We recognize that there is an intracircuit split over whether bad faith can provide the basis for compelling the Government to file a § 3553(e) motion absent an otherwise unconstitutional motive. See Pamperin, 456 F.3d at 824 n. 2 (comparing Moeller, 383 F.3d at 712, with United States v. Wolf, 270 F.3d 1188, 1191 (8th Cir.2001), and United States v. Kelly, 18 F.3d 612, 617-18 (8th Cir.1994)); see also United States v. Davis, 397 F.3d 672, 677 (8th Cir.2005) (Colloton, J., concurring) (urging discontinuance of the "bad faith" terminology following Moeller's clarification of Wade). While we note our agreement with Moeller and the Davis concurrence, we need not wade into the debate here. "[A] claim that a defendant merely provided substantial assistance will not entitle a defendant to a remedy or even to discovery or an evidentiary hearing." Wade, 504 U.S. at 186, 112 S.Ct. 1840. Hodge has made nothing more than "generalized allegations of [an] improper motive," which likewise do not entitle him to a remedy. Id.


Even if Hodge's bad faith argument could be characterized as asserting a constitutional violation, that is that the Government's withdrawal of the motion was an attempt to limit the district court's sentencing discretion and therefore "not rationally related to a legitimate Government end," Wade, 504 U.S. at 186, 112 S.Ct. 1840, we would reject it. "The government's refusal to file a § 3553(e) or § 5K1.1 motion always has the effect of limiting the sentencing court's discretion. But so long as the government is exercising the statutory power conferred by those laws and its action is not based on an unconstitutional motive, its refusal to file the motion is unreviewable." Moeller, 383 F.3d at 713.


Here, the Government recognized Hodge's assistance on remand by making the § 5K1.1 motion, allowing the district court to consider Hodge's assistance in deciding whether to depart below the correct advisory Guidelines range of 292 to 365 months. This is not a case where the Government agreed that the defendant provided substantial assistance but refused to make any motion acknowledging that assistance. Cf. United States v. Anzalone, 148 F.3d 940, 941-42 (8th Cir.) (requiring the Government to file a § 5K1.1 motion where the Government conceded that the defendant provided substantial assistance but refused to file the motion based on unrelated misconduct), reinstated by, 161 F.3d 1125 (8th Cir.1998). The decision to make a § 5K1.1 motion but not a § 3553(e) motion, where the defendant faces a 172-month differential between the bottom of the advisory Guidelines range and the statutory mandatory minimum, is within the Government's discretion based "on its rational assessment of the cost and benefit that would flow from moving." Wade, 504 U.S. at 187, 112 S.Ct. 1840. See also Pamperin, 456 F.3d at 825 (holding that the Government provided a sufficient reason for making a § 5K1.1 motion but refusing to make a § 3553(e) motion on the basis that no further reduction below the mandatory minimum was appropriate where the defendant faced a 210 to 240-month Guidelines range and a 120-month mandatory minimum). To hold otherwise would require the Government to always make a § 3553(e) motion any time it makes a § 5K1.1 motion. This clearly is not the law. See Pamperin, 456 F.3d at 825; cf. United States v. Stockdall, 45 F.3d 1257, 1260 (8th Cir.1995) (holding that § 3553(e) allowed the Government to limit its motion to one count of a multicount conviction involving multiple mandatory minimum sentences). The district court did not err in declining to compel the Government to make a § 3553(e) motion.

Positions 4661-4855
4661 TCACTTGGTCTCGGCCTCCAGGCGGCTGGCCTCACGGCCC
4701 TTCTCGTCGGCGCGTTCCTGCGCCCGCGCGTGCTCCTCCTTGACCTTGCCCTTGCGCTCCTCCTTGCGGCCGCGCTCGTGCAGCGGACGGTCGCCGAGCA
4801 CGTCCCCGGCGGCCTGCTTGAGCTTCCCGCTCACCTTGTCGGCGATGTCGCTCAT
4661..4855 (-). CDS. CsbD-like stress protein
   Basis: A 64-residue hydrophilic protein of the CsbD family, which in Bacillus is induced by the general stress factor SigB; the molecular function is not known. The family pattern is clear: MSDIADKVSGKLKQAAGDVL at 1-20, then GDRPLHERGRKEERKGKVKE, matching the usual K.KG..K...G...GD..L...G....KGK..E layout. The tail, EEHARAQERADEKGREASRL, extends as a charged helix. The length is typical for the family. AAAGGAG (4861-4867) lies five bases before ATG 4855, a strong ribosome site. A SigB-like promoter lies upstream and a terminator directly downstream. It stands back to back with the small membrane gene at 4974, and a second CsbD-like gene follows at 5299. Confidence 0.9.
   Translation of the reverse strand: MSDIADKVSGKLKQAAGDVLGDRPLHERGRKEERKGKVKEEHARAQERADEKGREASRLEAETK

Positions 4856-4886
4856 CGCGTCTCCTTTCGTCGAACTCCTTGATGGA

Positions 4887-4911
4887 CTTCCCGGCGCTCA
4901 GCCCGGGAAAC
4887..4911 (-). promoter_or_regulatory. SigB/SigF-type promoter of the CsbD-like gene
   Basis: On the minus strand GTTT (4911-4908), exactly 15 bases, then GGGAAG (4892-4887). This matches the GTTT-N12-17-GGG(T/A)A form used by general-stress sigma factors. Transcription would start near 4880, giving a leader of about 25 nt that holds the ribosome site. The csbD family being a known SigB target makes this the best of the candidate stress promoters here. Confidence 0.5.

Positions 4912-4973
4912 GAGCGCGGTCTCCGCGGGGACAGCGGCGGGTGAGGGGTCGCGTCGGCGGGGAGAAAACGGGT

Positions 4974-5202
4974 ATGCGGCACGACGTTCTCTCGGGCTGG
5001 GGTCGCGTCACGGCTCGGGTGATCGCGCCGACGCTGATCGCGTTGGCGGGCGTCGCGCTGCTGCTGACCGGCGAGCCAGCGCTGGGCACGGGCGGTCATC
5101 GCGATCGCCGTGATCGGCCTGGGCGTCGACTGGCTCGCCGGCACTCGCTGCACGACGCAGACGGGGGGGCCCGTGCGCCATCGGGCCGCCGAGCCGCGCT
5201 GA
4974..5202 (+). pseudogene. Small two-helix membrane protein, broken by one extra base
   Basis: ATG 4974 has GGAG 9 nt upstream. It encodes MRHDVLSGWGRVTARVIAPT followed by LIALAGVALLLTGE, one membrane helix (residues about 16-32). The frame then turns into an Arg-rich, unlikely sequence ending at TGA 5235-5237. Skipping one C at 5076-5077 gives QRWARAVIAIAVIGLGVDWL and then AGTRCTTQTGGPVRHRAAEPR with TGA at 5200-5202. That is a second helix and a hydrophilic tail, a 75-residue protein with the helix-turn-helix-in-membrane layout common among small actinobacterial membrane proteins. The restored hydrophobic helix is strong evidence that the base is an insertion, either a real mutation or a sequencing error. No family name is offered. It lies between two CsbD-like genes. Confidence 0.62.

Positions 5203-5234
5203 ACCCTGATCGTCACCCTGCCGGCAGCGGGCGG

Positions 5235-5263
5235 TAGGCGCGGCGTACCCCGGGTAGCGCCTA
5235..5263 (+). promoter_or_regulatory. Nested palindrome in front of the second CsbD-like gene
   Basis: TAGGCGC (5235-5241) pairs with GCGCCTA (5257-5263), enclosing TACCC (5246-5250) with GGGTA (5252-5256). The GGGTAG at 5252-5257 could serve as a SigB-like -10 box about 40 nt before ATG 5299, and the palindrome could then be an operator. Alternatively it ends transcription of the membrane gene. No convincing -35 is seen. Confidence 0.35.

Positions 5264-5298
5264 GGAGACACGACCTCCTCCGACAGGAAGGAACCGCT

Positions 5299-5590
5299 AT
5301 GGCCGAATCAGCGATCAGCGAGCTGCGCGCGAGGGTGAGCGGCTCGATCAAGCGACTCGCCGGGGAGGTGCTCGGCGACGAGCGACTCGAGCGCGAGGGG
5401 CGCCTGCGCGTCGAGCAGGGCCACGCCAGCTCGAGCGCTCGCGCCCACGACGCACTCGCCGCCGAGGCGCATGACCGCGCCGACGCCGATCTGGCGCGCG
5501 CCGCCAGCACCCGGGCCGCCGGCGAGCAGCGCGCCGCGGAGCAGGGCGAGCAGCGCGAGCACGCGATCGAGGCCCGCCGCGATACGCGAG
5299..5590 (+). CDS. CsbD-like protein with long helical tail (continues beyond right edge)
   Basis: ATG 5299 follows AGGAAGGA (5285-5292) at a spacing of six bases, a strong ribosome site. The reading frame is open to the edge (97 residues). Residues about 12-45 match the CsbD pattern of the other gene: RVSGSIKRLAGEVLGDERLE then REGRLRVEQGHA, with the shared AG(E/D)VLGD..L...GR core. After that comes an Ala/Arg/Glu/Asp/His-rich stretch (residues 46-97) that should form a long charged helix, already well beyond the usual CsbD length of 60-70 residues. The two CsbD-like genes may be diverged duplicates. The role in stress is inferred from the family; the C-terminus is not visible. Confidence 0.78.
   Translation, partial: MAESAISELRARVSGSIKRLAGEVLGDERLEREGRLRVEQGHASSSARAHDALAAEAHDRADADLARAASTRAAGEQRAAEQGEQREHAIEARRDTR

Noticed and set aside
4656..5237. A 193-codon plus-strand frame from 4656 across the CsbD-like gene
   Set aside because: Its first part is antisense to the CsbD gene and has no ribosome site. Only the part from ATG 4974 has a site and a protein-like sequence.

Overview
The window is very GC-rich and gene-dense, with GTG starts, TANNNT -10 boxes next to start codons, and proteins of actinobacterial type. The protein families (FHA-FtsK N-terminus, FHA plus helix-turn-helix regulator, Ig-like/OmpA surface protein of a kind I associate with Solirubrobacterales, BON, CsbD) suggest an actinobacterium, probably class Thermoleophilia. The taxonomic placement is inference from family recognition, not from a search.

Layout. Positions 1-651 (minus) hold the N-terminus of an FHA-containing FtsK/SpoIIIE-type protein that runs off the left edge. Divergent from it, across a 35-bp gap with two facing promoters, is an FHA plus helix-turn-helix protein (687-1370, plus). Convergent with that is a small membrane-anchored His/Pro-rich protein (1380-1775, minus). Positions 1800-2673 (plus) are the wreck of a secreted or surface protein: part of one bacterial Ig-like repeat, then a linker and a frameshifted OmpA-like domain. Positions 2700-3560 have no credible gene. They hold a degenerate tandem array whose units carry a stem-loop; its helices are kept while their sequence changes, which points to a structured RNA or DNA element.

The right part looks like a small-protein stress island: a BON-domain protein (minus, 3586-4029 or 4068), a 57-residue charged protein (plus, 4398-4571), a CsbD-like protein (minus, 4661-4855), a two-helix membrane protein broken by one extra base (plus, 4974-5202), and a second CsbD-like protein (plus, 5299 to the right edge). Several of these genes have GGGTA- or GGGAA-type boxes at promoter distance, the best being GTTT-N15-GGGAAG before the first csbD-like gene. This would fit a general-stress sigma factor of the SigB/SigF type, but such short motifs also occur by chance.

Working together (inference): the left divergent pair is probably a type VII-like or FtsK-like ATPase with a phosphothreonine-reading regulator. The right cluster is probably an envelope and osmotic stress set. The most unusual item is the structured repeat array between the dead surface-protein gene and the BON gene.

III. Government's Cross-Appeal


The Government cross-appeals Hodge's sentence, challenging the district court's procedure of considering the § 3553(a) factors prior to considering the § 5K1.1 departure motion and arguing that the 120-month sentence is unreasonable. We review the district court's application of the Guidelines de novo. See United States v. Zeigler, 463 F.3d 814, 817 (8th Cir.2006). We review the reasonableness of the ultimate sentence under an abuse of discretion standard, measuring the extent of a district court's variance from the advisory Guidelines range against the statutory factors contained in § 3553(a). Id.


Post-Booker, the first step in sentencing a defendant is to determine the appropriate advisory Guidelines range, including traditional departures. See United States v. Haack, 403 F.3d 997, 1002-03 (8th Cir.), cert. denied, ___ U.S. ___, 126 S.Ct. 276, 163 L.Ed.2d 246 (2005). In this case, the district court inappropriately applied the § 3553(a) factors before considering the Government's § 5K1.1 departure motion. We have made clear post-Booker that Guideline departures remain an important and relevant part of determining a defendant's advisory Guidelines range. See United States v. McDonald, 461 F.3d 948, 952 (8th Cir.2006) ("The guidelines sentencing range remains the `critical starting point' of our analysis."); United States v. Kiertzner, 460 F.3d 988, 989 (8th Cir.2006) ("[P]ost-Booker, . . . it is necessary for sentencing courts to calculate the applicable, advisory Guidelines range, including any traditional departures or reductions, and use that range as one of the factors under § 3553(a) to determine an overall, reasonable sentence."); United States v. Whitrock, 454 F.3d 866, 868 (8th Cir.2006) ("[A] departure under Chapter 5, Part K is part of the determination of the advisory Guidelines range."). The district court erred in failing to rule on the § 5K1.1 motion prior to considering the § 3553(a) factors.